Updated: Oct 23, 2020
Inflammation can be very mild to severely debilitating. Our environment lends to many irritants that can cause inflammation to develop. Now, add to that our diet and internal stressors and we have a perfect recipe for chronic pain.
As a sufferer of chronic nerve pain, I am well aware of the debilitating effects of inflammation. This condition places extra pressure on all other injuries you may have sustained. It is 'no bueno' for those who desire to lead an active life. But there is good news. Here are a few ways in which you can relieve inflammation using method other than prescribed medication. Although prescribed meds that reduce inflammation have their purpose, they carry many side effects such as slowing the bowels, gas, and even nausea.
Below I have listed 3 of the methods everyone can use to keep inflammation at bay, while your body works to heal. Keep reading for relief.
Herbal Ointments, Oils Creams and Gels
Herbal topicals are a quick and easy way for you to find nerve and muscle relief from inflammation. CBD topicals are great because the more you use them the more CBD your system will store, eventually, reducing your need to apply often. Essential Oil blends and infused oil blends safely delivers the pain and swelling reducing properties of medicinal plants directly to the area of discomfort.
Static and Dynamic Stretches
Stretching is often recommended for those who suffer from physically limiting conditions, however, even if you are nimble, stretching is still vital for maintaining your flexibility. In addition to improving range of motion, stretching helps to move toxins out of your body. Yes!, exciting, I know. Stretching improves the body's ability to detox itself. As you stretch, your are releasing the toxins and acid build up that accumulates within the muscles. Additionally, stretching improves oxygen use and exchange throughout the body.
Dynamic Stretching involves the use of compound movements, allowing the body to stretch as you move. Melone provides suggestions for types of dynamic stretching. One such move is called Hip Circles. Stand on one leg, using a chair or counter for support, and gently swing the opposite leg in circles out to the side. Perform a set number of circles in each direction. Switch legs. Progressively increase the size of the circles as you become more flexible. Another dynamic stretch is the Arm Circle. Stand with feet shoulder-width apart and hold arms out to the sides, palms down, at shoulder height. Gently perform a set number of circles in each direction, 10 - 20. Here too you would want to progressively increase the size of the circles as you become more flexible.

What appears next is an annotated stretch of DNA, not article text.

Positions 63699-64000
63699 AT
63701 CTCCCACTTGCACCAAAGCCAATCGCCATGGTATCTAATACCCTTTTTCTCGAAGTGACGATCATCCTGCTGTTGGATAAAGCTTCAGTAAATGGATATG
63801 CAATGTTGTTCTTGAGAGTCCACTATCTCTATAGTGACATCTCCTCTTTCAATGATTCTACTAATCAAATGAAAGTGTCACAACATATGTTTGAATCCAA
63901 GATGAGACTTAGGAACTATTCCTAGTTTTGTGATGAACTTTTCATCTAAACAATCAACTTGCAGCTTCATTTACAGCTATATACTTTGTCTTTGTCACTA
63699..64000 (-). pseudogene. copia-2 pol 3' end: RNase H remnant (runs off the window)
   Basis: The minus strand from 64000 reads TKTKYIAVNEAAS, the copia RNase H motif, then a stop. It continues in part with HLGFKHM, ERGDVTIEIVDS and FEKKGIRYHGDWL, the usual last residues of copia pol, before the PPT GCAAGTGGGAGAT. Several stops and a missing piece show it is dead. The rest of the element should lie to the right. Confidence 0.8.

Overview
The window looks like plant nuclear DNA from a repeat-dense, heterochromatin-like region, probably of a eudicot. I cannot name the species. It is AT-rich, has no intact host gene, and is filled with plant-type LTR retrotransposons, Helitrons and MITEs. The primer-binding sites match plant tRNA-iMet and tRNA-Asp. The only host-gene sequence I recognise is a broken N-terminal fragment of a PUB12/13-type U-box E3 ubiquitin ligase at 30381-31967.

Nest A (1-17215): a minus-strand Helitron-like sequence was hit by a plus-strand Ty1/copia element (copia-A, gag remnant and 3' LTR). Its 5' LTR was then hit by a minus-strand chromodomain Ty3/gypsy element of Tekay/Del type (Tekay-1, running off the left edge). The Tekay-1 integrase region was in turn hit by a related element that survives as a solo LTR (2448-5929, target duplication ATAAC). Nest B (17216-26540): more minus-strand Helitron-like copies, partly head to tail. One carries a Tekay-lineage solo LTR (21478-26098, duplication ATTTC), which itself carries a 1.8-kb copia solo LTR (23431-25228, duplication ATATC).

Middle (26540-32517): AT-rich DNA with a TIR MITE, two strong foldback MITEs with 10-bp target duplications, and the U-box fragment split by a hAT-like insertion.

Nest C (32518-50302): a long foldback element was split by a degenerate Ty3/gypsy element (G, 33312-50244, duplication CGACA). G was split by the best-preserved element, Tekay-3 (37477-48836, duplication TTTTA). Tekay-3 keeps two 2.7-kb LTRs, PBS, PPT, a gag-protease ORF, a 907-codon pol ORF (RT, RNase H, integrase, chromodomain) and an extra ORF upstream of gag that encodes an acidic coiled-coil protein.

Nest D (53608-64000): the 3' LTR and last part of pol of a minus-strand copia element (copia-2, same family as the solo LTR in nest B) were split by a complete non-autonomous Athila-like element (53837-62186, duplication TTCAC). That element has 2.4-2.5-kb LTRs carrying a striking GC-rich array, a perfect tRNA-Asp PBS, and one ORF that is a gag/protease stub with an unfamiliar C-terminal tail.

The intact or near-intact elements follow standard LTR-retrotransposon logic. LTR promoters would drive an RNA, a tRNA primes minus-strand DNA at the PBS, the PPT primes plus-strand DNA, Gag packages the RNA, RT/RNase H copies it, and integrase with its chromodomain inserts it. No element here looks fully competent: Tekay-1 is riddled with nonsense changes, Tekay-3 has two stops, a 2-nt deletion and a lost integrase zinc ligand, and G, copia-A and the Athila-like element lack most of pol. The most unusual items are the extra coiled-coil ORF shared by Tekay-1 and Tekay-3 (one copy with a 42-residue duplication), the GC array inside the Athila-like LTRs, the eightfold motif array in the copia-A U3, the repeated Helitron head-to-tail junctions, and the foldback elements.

Static Stretching involves placing your body in a stationary position in which you stretch and hold it for a certain period of time. A 2018 study on animals found that daily stretching can also improve circulation. Increased blood flow may help your muscles recover more quickly after you’ve exercised.
Examples of static stretching contain bicep stretching, overhead stretching or the head to knee forward bend.
Over Head Stretching
This stretch targets your triceps and the muscles in your shoulders.
Stand with your feet hip-width apart, and roll your shoulders back and down to release any tension.